Put Deteriorating Wounds on the Path to Healing – Visualize Asymptomatic Bioburden with the MolecuLight i:XTM
Case Study - Courtesy of David Russell, MD, Leeds General Infirmary, Leeds, UK
Bacterial colonization in chronic wounds can significantly delay or entirely prevent wound healing1. Therefore, detection of significant bacterial burden in a wound typically mandates a change in treatment plan towards one which targets bioburden. Real-time detection of bioburden currently relies on subjective, qualitative visual assessment of clinical signs and symptoms (e.g. pain, exudate, crusting, swelling, erythema, foul odour, friable granulation tissue, and heat). Yet high levels of bacteria often occur in the absence of signs and symptoms, even some cases of wound infection1-3. Without real-time confirmation of the presence and spatial distribution of bacterial burden within and around a wound, clinicians are at risk of making inappropriate and ineffective treatment decisions.
This diabetic foot ulcer patient had significant wound deterioration (3-fold area increase over 4 weeks) despite aggressive offloading, good vascularity, and no clinical signs or symptoms of infection. After routine debridement the wound was imaged for bacterial fluorescence using The MolecuLight i:X Imaging Device. Despite clinician confidence that the wound did not harbor significant bioburden, images revealed prominent bacterial (red) fluorescence which persisted after additional cleaning. The presence of red-fluorescing bacteria prompted the clinician to switch to a honey-based antimicrobial dressing. After two weeks, bacterial fluorescence was no longer visible and wound area had decreased by 45%.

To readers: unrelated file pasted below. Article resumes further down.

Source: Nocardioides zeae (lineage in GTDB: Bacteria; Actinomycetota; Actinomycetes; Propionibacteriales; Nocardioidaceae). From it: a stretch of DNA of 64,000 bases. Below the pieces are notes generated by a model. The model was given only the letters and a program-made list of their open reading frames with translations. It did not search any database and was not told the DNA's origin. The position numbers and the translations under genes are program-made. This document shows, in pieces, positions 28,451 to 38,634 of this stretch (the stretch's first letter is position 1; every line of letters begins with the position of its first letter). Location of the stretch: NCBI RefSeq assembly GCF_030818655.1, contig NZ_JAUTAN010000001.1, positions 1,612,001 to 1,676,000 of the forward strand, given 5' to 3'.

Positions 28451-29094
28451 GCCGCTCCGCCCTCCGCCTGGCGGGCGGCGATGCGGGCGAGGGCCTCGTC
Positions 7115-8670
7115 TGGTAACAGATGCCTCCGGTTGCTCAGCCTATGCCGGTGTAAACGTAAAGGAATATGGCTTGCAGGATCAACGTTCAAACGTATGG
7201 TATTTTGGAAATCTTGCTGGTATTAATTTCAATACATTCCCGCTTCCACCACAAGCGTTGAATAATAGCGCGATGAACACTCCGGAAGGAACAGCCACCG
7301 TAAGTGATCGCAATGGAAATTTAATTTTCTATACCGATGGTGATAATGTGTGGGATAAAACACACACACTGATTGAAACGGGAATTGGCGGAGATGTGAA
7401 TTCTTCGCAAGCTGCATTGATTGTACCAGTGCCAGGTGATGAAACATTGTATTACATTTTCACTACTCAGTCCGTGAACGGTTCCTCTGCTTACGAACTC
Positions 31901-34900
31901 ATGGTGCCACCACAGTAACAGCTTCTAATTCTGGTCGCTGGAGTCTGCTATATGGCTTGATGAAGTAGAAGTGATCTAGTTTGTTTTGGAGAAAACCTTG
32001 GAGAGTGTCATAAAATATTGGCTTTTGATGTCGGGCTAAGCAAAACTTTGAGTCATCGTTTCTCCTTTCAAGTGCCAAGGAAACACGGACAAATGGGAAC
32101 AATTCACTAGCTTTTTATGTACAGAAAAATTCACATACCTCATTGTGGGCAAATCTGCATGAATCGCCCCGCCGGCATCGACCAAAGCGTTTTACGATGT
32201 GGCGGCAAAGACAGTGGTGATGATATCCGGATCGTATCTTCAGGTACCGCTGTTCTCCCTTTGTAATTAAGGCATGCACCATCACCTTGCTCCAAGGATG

Standard Imaging ModeTM
Fluorescence Imaging ModeTM
 Edwards R, Harding KG. Bacteria and wound healing. Curr Opin Infect Dis. 2004;17(2):91–96.
 Gardner SE, Frantz RA, Doebbeling BN. The validity of the clinical signs and symptoms used to identify localized chronic wound infection. Wound Repair Regen. 2001;9(3):178–186.
 Serena TE, Hanft JR, Snyder R. The lack of reliability of clinical examination in the diagnosis of wound infection: preliminary communication. Int J Low Extrem Wounds. 2008;7(1):32–35.